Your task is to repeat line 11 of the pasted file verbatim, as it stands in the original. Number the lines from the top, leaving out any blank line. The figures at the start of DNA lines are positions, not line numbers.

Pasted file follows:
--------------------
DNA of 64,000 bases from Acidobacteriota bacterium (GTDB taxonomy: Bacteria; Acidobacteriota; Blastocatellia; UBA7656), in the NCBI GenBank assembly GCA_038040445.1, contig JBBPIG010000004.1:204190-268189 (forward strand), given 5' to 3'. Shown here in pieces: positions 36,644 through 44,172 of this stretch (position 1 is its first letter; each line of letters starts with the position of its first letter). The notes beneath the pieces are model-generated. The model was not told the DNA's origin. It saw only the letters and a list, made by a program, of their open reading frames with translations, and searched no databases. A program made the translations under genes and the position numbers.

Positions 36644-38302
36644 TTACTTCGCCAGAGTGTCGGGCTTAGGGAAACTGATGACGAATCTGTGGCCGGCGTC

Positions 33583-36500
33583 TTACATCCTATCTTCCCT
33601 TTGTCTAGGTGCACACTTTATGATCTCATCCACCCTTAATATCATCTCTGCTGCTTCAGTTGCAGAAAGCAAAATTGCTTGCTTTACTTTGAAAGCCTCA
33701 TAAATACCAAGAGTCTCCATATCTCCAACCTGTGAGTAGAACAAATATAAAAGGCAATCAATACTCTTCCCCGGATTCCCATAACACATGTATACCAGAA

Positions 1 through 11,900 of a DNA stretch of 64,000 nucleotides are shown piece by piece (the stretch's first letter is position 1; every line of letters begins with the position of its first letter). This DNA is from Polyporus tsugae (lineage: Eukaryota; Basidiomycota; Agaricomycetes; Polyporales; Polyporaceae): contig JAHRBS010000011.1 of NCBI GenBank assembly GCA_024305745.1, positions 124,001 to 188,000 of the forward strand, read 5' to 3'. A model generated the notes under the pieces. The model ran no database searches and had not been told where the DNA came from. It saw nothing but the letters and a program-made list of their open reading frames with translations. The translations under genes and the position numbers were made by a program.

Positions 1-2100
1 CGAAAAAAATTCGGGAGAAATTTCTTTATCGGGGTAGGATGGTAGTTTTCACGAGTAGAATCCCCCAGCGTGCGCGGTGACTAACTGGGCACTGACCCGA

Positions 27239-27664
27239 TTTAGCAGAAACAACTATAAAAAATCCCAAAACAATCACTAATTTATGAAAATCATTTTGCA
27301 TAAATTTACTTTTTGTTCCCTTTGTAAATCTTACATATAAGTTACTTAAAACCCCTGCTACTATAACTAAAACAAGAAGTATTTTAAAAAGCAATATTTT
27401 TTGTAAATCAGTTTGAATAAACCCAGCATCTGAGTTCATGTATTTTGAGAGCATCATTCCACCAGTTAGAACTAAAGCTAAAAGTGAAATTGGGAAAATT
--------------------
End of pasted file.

Positions 27239-27664